Dan Marino turns 60: A look at the Hall of Fame QB’s five greatest moments during his Dolphins career
Peyton Manning had a front-row seat to greatness on Oct. 10, 1999. Then in his second year as the Colts quarterback, Manning watched as his childhood idol, Dolphins quarterback Dan Marino, engineered a classic comeback that concluded with his game-winning touchdown pass with under 30 seconds remaining. Marino enjoyed a vintage performance in what was one of the final memorable moments of an iconic career.
The sixth quarterback selected in the 1983 draft, Marino retired following the ’99 season as the NFL’s all-time leading passer. His quick release and cannon right arm produced more than 61,000 passing yards and 420 touchdown passes. A five-time league passing champion, Marino is regarded by many as the greatest pure passer in league history. His 1984 campaign is one of the most remarkable seasons in league history. The league’s MVP that season, Marino threw for then league records 5,084 yards and 48 touchdowns.
In celebration of his 60th birthday, here’s a look at Marino’s five greatest moments during his 17 years as the Dolphins’ quarterback.
5. Marino outduels Bledsoe to kick off Comeback Player of the Year season
Marino erased any doubts that he was still an elite player in Week 1 of the 1994 season. After missing the final 11 games of the ’93 season after tearing his Achilles, Marino threw for 473 yards and five touchdowns in leading the Dolphins to a 39-35 win over the Patriots. Marino threw three second-half touchdown passes to Irving Fryar that included the game-winning score. In one of the most thrilling season openers in league history, Marino and Patriots quarterback Drew Bledsoe combined to throw for 894 yards and nine touchdowns. Marino won Comeback Player of the Year that season while leading the Dolphins to an AFC East division title.
4. Marino tames the legendary ’85 Bears defense
Buddy Ryan’s famed “46” defense wreaked havoc on the NFL in 1985. The only quarterback that had success against Ryan’s unit that season was Marino, who threw three touchdowns against Chicago’s defense in front of a “Monday Night Football” audience on Dec. 2, 1985. Marino’s success that night led Miami to a 38-24 win over the Bears and deprived Chicago of the distinction of joining the ’72 Dolphins as the NFL’s only undefeated teams. Mario’s quick release was one of the reasons he had success against Chicago’s ferocious pass rush that terrorized the league en route to a franchise-first Super Bowl title.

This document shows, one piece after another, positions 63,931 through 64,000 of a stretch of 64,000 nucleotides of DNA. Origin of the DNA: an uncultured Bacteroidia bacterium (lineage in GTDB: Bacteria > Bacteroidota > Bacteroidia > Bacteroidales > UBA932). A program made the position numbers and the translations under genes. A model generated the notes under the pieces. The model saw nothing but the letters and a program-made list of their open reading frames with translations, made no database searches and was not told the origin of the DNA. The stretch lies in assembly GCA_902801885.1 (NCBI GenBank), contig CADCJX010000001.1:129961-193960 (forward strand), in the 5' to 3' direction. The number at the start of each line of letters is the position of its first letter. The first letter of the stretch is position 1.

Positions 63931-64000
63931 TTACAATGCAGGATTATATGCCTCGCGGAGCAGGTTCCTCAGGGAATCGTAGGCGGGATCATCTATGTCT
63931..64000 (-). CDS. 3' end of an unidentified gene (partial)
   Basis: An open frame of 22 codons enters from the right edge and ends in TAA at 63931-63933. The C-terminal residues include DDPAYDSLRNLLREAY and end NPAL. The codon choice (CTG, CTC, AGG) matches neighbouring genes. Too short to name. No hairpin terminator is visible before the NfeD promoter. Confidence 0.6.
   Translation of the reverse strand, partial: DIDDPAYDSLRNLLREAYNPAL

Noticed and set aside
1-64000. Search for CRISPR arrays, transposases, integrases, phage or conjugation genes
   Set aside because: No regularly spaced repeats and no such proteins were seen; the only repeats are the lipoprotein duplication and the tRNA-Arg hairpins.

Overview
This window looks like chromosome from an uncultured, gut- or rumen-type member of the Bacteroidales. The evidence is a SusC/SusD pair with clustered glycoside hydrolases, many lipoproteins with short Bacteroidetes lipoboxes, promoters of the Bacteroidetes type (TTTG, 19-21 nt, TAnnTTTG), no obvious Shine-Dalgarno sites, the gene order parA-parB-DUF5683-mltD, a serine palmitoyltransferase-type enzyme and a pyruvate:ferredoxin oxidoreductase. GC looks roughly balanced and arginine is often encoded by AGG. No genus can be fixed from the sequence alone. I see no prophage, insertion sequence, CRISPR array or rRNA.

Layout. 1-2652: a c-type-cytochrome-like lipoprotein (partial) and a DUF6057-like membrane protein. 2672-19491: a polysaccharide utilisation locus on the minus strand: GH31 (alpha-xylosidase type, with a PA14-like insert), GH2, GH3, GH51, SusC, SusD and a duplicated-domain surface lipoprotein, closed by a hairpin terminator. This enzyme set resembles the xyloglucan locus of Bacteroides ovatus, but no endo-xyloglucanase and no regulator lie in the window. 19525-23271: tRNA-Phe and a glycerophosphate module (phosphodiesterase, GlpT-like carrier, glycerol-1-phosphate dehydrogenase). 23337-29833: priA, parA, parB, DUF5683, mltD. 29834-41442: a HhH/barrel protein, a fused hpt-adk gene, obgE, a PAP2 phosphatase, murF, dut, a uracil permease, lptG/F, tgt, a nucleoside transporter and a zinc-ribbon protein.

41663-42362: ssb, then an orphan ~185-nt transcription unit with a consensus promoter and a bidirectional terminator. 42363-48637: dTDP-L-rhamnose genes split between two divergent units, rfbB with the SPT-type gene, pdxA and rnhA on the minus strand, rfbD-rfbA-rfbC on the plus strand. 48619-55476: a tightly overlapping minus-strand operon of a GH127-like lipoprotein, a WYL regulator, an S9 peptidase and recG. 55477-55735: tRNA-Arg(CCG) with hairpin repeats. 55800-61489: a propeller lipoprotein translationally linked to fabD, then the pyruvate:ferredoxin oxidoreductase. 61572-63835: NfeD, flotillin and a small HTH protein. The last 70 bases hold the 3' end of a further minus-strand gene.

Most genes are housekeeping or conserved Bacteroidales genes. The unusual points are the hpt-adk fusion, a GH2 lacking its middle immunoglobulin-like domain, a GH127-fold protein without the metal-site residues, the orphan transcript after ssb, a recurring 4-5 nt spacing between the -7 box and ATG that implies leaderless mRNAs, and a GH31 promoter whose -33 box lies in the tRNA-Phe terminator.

3. The fake spike
Marino had 47 game-winning drives during his career. But his most famous one took place late in the 1994 season. Trailing the Jets with under 30 seconds remaining, it was assumed by everyone that Marino would spike the ball in order to stop the clock. But instead of spiking the ball, Marino hit Mark Ingram for the game-winning, 8-yard touchdown pass. The score capped off the Dolphins’ improbable comeback from a 24-6 deficit. Each of Marino’s four touchdown passes that day went to Ingram, including three in the fourth quarter alone. Marino finished the game with 359 yards on 31 of 44 passing.
2. 1984 AFC Championship Game
Making Marino’s first AFC Championship Game extra special was the fact that it was played against his childhood team: the Pittsburgh Steelers. Pittsburgh was one of the 26 teams who passed on Marino in the ’83 draft despite questions at quarterback. Marino showed the Steelers what they were missing on Jan. 6, 1985. In what remains the highest-scoring game in AFC Championship Game history, Marino threw for 421 yards and four touchdowns while leading the Dolphins to a 45-28 victory. And while they came up short against Joe Montana and the 49ers in Super Bowl XIX, Marino’s 318 passing yards was at the time tied for the second-highest total in Super Bowl history.
1. The 1984 regular season
As alluded to above, Marino’s 1984 season is one of the greatest single-season performances in league history. His 48 touchdown passes that season shattered the previous mark held by George Blanda, who threw 36 touchdowns in the AFL in 1961. That mark is the fifth-highest total in league history, tied with Aaron Rodgers. The only quarterbacks to throw more touchdowns in a season are Manning, who holds the record with 55 in 2013, Tom Brady and Patrick Mahomes. Only seven quarterbacks have since joined Marino on the list of 5,000-yard passers. The closest anyone had come to reaching 5,000 passing yards before Marino was former Chargers quarterback Dan Fouts, who threw for 4,802 yards three years earlier.
Marino developed an historic rapport that season with Clayton and Duper, who caught a combined 144 passes for 2,695 yards and 26 touchdowns. The trio would continue to pile up numbers together for the better part of a decade, as Duper and Clayton remain the franchise’s career receiving leaders.